The Kargil review committee went into the failure to share intelligence, seen as one of the causes of the Kashmir war, and recommended corrective action. The government then decided to set up a Multi-Agency Centre to coordinate and share intelligence available with the different agencies, including the Intelligence Bureau, the Research and Analysis Wing and Military Intelligence.
It was also decided that a National Intelligence Grid would be set up at a subsequent stage. Nothing happened for many years, until the Mumbai attack of last year, which was seen as having resulted from yet another failure of intelligence coordination. A new home minister took charge, and soon there was action.
The Mac was set up within weeks, and Mr Chidambaram chaired its first meeting in January. Nig was then promised as State II, and it has now been disclosed that this will involve the sharing of information (not just intelligence) by 11 agencies which run 20 different databases, ranging from income tax returns to bank accounts, and from telephone records to internet search histories.
The databases will remain in separate silos, but information from these databases can and will be shared. Along the way was born the Unique Identity project, headed by Nandan Nilekani, which could result in biometric cards.
Everyone will welcome the sharing of intelligence, and such initiatives as Mr Chidambaram's move to network the country's 16,000 police stations so that information can be exchanged by them real-time. India has suffered for far too long from an uncoordinated, turf-driven system of gathering and using intelligence, and from managing information as though the information technology revolution never happened.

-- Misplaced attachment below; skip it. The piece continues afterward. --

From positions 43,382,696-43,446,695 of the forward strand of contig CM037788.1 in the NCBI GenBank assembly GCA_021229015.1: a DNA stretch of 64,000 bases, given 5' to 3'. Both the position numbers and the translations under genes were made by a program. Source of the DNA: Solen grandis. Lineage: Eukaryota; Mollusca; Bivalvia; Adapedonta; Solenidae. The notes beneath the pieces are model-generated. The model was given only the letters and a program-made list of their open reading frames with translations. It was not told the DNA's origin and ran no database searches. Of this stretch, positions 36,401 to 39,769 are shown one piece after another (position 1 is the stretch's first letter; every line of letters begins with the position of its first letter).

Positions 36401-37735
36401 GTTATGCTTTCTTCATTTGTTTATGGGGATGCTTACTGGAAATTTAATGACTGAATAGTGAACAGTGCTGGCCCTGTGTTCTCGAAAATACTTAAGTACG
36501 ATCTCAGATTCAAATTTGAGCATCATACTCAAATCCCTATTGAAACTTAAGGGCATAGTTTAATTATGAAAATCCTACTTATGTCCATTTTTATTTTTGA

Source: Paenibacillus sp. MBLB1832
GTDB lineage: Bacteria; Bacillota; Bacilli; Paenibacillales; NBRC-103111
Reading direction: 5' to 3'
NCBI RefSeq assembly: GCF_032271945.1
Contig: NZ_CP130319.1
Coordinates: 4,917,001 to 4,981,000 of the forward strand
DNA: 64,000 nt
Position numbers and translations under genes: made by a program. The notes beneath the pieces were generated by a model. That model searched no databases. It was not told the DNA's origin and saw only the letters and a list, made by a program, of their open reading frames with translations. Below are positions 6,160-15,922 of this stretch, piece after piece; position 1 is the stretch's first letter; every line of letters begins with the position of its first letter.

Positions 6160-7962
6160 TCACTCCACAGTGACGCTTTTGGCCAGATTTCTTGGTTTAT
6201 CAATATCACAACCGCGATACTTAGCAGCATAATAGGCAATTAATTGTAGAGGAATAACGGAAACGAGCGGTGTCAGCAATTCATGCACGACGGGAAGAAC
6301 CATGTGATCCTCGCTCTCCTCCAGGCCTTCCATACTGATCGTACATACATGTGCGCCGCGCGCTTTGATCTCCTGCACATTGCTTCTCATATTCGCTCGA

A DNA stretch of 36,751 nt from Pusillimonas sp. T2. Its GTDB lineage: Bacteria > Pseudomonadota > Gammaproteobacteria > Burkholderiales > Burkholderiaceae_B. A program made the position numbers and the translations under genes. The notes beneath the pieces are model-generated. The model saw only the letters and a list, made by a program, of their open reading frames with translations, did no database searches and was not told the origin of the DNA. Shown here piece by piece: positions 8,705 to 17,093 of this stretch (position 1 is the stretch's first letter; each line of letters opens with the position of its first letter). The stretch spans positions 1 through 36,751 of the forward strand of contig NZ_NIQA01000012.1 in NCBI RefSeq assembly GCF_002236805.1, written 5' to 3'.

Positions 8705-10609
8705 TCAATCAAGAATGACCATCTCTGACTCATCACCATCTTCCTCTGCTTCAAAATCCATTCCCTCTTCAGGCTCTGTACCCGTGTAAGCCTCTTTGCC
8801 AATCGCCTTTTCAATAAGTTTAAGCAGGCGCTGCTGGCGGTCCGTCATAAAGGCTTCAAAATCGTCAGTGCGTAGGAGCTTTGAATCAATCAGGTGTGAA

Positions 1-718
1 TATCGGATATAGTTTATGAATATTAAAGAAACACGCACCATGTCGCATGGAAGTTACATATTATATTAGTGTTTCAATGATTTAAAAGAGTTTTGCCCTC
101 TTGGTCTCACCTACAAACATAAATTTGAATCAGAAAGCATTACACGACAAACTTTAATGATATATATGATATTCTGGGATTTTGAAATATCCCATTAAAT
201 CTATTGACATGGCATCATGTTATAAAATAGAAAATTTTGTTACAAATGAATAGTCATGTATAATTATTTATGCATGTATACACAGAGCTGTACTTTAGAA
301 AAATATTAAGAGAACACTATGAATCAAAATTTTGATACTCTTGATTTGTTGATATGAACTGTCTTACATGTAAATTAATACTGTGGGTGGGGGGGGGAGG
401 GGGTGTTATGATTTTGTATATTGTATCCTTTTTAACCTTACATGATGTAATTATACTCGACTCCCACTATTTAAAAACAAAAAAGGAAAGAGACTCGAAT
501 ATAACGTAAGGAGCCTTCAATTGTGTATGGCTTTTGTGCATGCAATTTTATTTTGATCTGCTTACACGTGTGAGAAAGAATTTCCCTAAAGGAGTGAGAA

However, it also goes without saying that the moves to modernise these systems and network them raise serious questions relating to privacy, data security and identity theft.
India does not have a proper privacy law. The right to privacy is not explicitly recognised in the Constitution, and is only seen to be derived from the right to life and liberty.
The laws that do exist relate to the privacy of data held by public financial bodies (like banks) and cyber-data (the Information Technology Act of 2002). The privacy of personal communication, including telephone calls, is protected under the Telegraph Act of 1885, but has been frequently violated by the intelligence agencies, leading to Supreme Court strictures and directives in 1996.
This situation is completely unsatisfactory when a massive amount of extremely personal and private information is to be made available to a much broader group of people than has been the case so far, and when a biometric card system might result from the Unique Identification project.
A proper law guaranteeing privacy is therefore an urgent and vital matter that needs the government's immediate attention, and should incorporate careful safeguards against the misuse of information, and stringent punishment for cases where there is misuse.
Equally, the danger of centralising access to information is that you present a more attractive target to hackers. The security of various databases and communication networks therefore becomes a matter of vital concern, not just to government intelligence agencies but to every private citizen.
Identity theft is a growth industry in many countries, and the last thing anyone would want is for it to materialise in India. Finally, while mandating the sharing of intelligence is fine, how will the government ensure that intelligence is in fact shared, and used effectively (it might be worth checking how effectively the tax information network is being used by the revenue department)?